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Re: Revised CIF syntax guidelines

Dear Colleagues,

   I will refrain from commenting on James's and Brians' remarks,
except to note that the "conservation principles" from PMR are
in a document in which he goes on to say:


"The technical options for software to support CIF/STAR are:
                  - continue with CIF-specific software and commit much more
resource than we currently do
                  - re-use non-CIF tools already written in other contexts
                  - re-define what we wish to do using CIF and what using
other representations
I believe that only the last two are feasible."

Regards,
   Herbert


At 5:16 PM +1000 4/5/11, James Hester wrote:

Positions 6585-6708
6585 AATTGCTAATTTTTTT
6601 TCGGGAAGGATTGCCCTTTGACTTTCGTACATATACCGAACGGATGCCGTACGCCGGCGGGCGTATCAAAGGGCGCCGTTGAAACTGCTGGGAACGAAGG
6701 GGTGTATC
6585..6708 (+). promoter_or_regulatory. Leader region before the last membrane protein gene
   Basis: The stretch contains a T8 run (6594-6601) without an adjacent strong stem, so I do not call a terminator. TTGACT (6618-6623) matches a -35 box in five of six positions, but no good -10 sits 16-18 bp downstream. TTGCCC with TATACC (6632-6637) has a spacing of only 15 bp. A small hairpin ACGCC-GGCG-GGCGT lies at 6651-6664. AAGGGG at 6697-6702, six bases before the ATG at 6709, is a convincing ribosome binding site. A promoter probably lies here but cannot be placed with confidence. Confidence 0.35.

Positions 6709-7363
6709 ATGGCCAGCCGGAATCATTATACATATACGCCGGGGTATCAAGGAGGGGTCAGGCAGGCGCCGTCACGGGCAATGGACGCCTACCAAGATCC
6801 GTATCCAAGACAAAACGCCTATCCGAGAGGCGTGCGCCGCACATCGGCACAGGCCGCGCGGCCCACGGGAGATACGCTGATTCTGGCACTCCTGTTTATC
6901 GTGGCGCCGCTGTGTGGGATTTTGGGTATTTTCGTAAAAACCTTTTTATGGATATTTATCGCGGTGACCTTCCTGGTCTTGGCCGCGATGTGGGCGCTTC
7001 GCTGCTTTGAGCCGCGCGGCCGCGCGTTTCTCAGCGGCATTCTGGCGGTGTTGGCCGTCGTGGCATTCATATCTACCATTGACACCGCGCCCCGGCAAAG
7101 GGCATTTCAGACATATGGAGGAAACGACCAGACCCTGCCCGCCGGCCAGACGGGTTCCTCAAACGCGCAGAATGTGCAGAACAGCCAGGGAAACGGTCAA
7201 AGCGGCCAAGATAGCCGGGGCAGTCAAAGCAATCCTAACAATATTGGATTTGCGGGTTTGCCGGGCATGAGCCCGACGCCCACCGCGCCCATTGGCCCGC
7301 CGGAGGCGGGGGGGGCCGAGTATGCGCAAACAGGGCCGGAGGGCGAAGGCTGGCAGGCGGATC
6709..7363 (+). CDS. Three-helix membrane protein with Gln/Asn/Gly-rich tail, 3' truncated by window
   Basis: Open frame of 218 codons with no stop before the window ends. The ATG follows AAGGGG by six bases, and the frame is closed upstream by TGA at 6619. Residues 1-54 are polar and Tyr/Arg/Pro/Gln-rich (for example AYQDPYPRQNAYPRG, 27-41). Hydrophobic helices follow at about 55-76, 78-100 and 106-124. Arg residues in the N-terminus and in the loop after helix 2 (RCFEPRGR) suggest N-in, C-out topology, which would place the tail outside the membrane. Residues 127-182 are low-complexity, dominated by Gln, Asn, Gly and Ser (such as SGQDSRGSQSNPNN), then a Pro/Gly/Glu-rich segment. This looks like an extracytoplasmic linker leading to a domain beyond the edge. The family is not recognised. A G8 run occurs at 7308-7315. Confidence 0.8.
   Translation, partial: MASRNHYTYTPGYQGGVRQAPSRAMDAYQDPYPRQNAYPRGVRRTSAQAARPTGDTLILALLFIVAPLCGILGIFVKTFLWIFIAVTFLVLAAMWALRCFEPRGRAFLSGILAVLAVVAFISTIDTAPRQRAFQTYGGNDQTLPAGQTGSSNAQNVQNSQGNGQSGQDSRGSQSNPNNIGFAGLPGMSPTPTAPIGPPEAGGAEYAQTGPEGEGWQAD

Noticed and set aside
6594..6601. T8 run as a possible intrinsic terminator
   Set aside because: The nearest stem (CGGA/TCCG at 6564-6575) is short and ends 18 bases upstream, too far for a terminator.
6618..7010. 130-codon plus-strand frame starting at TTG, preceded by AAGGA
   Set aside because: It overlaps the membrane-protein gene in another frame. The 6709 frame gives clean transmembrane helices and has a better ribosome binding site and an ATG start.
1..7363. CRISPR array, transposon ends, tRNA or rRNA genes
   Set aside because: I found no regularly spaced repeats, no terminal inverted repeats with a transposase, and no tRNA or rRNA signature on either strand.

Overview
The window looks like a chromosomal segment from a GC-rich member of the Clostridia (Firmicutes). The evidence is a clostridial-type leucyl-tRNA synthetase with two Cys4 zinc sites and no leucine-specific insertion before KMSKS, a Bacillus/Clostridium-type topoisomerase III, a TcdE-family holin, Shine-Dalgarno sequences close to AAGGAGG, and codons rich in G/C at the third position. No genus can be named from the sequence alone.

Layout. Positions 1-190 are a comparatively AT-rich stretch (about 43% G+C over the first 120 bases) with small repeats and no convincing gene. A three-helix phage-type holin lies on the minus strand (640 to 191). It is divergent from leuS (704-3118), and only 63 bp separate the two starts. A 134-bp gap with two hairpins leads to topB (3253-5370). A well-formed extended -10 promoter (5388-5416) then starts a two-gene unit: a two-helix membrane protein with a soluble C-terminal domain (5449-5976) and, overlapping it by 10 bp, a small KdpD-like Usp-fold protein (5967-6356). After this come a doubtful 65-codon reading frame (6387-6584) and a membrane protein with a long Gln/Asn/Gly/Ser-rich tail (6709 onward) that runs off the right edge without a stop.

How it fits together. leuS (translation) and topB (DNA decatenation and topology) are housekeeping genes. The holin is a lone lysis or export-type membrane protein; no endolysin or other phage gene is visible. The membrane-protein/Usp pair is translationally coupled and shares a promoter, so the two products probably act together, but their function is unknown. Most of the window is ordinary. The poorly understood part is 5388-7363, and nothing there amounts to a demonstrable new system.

>It is not my intention to create an absolute code, rather to create a
>framework for discussions and promote a certain prejudice in favour of
>the positions outlined in the guidelines.  COMCIFS voting members
>still remain the final arbiters.
>
>Moving on to the particular comments about points 1(i) and (ii), note
>that the phrase "domain level" is defined in the preamble to include
>DDL dictionaries.  Insofar as a particular DDL can be used across all
>domains, changes that do not satisfy all of the criteria in 1, but do
>satisfy 1(ii), would logically be implemented using DDL mechanisms (ie
>at the "domain level").  So, for example, while fancy syntax could be
>introduced to indicate more detail about the relationships among data
>items in a data file, which would certainly be broadly useful, this
>has been done at a DDL level instead. Does this adequately answer this
>aspect of your concerns, Brian?
>
>The intent of 1(i) and 1(ii) is to shelter the syntax from unnecessary
>complexity.  Simplicity is both a philosophical and a practical goal.
>  It is up to COMCIFS to decide on whether or not it supports
>simplicity as a philosophical goal; there appears to be no fundamental
>mandate on COMCIFS to support such a philosophy, so it is entirely
>possible for COMCIFS to reject these goals.
>